Many Leaving Their Job Also Leave 401(k) Behind

If you’re leaving your company because of a downsizing or a switch in jobs, you wouldn’t think of going without cleaning out your office. But what about the assets in your 401(k) plan? All too often, departing employees leave behind their retirement plans without giving much thought to the consequences.

According to a recent survey, about half of the 401(k) participants who leave their jobs have not moved the funds a year later. Though there’s no penalty for keeping your funds in an ex-employer’s plan, you can’t continue contributing to the account. Also, you may have concerns about how the account will be administered after you’ve gone, and you could face obstacles in recovering the money if the company goes under.

But you don’t have to let your assets languish in a former employer’s plan. You have three other principal options: take a cash distribution, move the funds to a new employer’s plan, or roll over the assets to an IRA.

Take a cash distribution. Frequently, an employee will elect to take a lump-sum distribution from a 401(k) plan when leaving a job, especially if money is tight. But that could result in a hefty tax bill. The amount representing pre-tax contributions and earnings in the 401(k) is taxed at ordinary income rates reaching as high as 35% on the federal level. If you’re under age 59½, the IRS will generally tack on a 10% “early withdrawal” penalty. And don’t forget about state and local taxes and state penalties.

Besides incurring tax liability now, this approach means forfeiting the future benefit of tax-deferred savings and putting a hole in your retirement plan. After 60 days have passed, you’ll have lost the opportunity to transfer the funds to another tax-advantaged plan. And don’t think you’ll receive the full balance of assets in your account. The employer’s 401(k) administrator will automatically withhold 20% of the payout, regardless of your personal circumstances. Unless you have a dire need for funds, you would do better choosing one of the other options.

Transfer assets to a new employer’s plan. If you find another job, you often can move your 401(k) balance to another 401(k) or other tax-qualified retirement plan available through your new company. That way, your assets will continue to grow tax-deferred without interruption. This direct transfer is also exempt from the early withdrawal penalty, and there’s no tax withholding as long as you arrange a trustee-to-trustee transfer from one plan to another. If you take the funds yourself, you have 60 days to complete the transfer, but 20% will be withheld, and you won’t be able to recover that money until you file your tax return for the year of the transfer.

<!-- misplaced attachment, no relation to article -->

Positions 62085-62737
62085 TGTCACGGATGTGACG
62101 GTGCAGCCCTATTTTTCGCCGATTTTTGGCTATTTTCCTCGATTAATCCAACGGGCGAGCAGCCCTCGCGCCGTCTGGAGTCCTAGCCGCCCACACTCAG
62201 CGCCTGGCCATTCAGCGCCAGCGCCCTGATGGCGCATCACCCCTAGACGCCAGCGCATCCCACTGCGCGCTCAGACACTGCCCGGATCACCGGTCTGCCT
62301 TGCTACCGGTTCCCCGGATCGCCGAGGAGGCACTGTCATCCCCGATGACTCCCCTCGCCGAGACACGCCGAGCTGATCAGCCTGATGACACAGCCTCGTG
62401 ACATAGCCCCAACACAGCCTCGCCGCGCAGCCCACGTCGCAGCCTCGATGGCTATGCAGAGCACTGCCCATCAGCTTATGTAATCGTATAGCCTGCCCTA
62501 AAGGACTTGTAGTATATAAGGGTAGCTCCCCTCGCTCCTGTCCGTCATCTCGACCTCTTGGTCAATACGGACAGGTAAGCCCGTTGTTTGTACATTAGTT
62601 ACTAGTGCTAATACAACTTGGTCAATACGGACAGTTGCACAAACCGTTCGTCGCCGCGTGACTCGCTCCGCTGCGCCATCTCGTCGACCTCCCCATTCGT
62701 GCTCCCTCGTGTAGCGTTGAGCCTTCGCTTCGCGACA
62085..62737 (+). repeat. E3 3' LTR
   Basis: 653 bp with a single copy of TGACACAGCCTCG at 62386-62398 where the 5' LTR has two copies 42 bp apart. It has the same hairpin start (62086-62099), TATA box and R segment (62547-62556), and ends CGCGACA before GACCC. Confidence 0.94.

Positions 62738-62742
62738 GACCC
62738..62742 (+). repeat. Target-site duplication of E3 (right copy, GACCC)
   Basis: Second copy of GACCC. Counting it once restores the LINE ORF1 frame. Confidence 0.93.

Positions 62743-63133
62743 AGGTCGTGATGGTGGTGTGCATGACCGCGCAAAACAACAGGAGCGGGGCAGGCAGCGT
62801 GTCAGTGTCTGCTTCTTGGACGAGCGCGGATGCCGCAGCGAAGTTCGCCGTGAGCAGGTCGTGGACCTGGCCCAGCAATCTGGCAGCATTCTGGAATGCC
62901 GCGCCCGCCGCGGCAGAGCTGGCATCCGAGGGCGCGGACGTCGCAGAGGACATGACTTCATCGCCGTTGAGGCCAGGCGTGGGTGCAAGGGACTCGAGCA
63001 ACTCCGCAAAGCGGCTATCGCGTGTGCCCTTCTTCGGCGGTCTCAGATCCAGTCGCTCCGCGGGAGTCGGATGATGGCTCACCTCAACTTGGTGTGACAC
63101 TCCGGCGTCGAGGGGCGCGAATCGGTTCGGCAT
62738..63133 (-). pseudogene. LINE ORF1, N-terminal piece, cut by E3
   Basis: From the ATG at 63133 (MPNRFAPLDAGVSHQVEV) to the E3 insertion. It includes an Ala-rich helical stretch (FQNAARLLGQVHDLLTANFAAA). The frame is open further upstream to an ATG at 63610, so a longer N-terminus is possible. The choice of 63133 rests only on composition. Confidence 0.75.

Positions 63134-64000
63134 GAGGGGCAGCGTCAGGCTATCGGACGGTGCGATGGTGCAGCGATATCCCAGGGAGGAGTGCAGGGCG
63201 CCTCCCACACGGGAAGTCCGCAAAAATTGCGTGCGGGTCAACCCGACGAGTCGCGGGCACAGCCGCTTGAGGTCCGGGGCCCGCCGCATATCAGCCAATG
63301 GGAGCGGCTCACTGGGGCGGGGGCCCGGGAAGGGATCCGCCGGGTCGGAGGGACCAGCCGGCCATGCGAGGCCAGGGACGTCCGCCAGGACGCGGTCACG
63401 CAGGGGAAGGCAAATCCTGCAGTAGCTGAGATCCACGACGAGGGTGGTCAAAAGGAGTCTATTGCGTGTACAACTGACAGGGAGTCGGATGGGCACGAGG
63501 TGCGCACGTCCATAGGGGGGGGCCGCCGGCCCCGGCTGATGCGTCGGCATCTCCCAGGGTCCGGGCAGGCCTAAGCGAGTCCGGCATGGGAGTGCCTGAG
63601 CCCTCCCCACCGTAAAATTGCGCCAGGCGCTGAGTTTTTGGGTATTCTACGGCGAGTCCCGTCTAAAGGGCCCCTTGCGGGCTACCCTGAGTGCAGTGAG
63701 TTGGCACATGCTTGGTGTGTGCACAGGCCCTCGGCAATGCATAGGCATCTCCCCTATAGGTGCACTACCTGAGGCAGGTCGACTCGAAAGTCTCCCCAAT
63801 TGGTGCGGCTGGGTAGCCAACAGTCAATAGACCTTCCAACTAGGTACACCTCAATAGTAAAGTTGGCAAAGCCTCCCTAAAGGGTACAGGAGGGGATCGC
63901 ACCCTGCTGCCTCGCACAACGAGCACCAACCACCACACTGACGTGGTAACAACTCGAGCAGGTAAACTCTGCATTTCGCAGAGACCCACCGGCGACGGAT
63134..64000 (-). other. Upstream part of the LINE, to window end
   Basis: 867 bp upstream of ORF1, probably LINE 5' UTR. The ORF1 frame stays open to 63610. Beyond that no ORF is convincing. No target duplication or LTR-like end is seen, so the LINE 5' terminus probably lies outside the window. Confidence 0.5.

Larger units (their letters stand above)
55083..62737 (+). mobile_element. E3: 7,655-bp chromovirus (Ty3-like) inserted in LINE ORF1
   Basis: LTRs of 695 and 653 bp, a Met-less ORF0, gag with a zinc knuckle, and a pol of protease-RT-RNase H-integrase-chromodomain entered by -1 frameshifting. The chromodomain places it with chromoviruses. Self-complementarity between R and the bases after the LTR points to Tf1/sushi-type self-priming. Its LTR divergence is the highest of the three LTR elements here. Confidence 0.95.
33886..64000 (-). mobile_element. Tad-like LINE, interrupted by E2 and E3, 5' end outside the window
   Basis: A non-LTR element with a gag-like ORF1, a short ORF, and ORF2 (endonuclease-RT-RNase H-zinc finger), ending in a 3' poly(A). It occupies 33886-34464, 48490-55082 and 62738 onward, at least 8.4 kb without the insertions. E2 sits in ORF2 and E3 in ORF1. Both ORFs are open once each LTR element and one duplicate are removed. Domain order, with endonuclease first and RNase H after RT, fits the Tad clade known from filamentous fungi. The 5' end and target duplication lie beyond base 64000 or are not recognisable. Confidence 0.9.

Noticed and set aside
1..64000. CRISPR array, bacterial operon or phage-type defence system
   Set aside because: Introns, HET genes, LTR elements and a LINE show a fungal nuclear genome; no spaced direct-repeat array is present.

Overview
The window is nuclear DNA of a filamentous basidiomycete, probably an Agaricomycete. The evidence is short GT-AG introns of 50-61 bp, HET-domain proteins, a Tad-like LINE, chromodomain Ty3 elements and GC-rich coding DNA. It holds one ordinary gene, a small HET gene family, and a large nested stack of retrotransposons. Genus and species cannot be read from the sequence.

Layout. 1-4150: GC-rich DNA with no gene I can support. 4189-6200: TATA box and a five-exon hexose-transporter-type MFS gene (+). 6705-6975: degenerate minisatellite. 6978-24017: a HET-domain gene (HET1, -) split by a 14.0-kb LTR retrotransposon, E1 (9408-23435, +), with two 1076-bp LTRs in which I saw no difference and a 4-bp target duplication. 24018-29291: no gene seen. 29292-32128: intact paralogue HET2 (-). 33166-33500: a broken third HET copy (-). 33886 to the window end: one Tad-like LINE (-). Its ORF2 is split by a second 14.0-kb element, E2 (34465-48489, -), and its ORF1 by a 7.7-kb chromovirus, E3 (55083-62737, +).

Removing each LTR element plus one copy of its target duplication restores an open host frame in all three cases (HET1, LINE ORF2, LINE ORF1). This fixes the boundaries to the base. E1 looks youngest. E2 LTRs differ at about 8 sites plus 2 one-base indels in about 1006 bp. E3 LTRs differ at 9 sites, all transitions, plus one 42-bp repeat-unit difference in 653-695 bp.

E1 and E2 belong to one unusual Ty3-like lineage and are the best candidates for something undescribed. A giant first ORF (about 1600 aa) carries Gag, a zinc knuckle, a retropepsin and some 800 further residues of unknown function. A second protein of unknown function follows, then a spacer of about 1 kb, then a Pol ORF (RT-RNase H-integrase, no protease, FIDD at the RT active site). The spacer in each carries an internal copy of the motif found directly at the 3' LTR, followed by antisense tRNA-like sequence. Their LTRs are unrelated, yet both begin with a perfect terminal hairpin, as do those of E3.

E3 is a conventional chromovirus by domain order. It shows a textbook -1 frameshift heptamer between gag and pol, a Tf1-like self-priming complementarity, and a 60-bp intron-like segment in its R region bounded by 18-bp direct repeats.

The main potential drawback to this option is that you’ll be limited to the investment choices in your new employer’s plan. Those may be better or worse than you had before, but the third option—rolling over assets to an IRA—is likely to provide more investing flexibility and a wider menu of choices.

Move your account balance to a rollover IRA. Just as when you transfer assets to a new 401(k) plan, you may continue tax-deferred savings by rolling over your retirement savings to a traditional IRA. And here, too, you can avoid automatic tax withholding by using a trustee-to-trustee transfer. Otherwise, you have 60 days to complete the rollover without triggering income tax liability or an early withdrawal penalty.

This may be the most advantageous approach. Again, an IRA generally offers greater investment flexibility, letting you invest in a wide variety of stocks, bonds, and mutual funds, compared with 401(k) choices that tend to be more limited. And the IRA may give you greater control over distributions during retirement.

In addition, employees now also have a fourth option—rolling over employer plan funds to a Roth IRA that provides tax-free distributions during retirement. But moving money to a Roth means paying income tax on the untaxed portion of your account, unless you have large tax deductions that you can claim to offset this extra income.

Almost all of these options are likely to be preferable to leaving your 401(k) account with your former employer. We can help you explore the possibilities and find the best approach for your situation.

This article was written by a professional financial journalist for G.W. Sherwold and is not intended as legal or investment advice.

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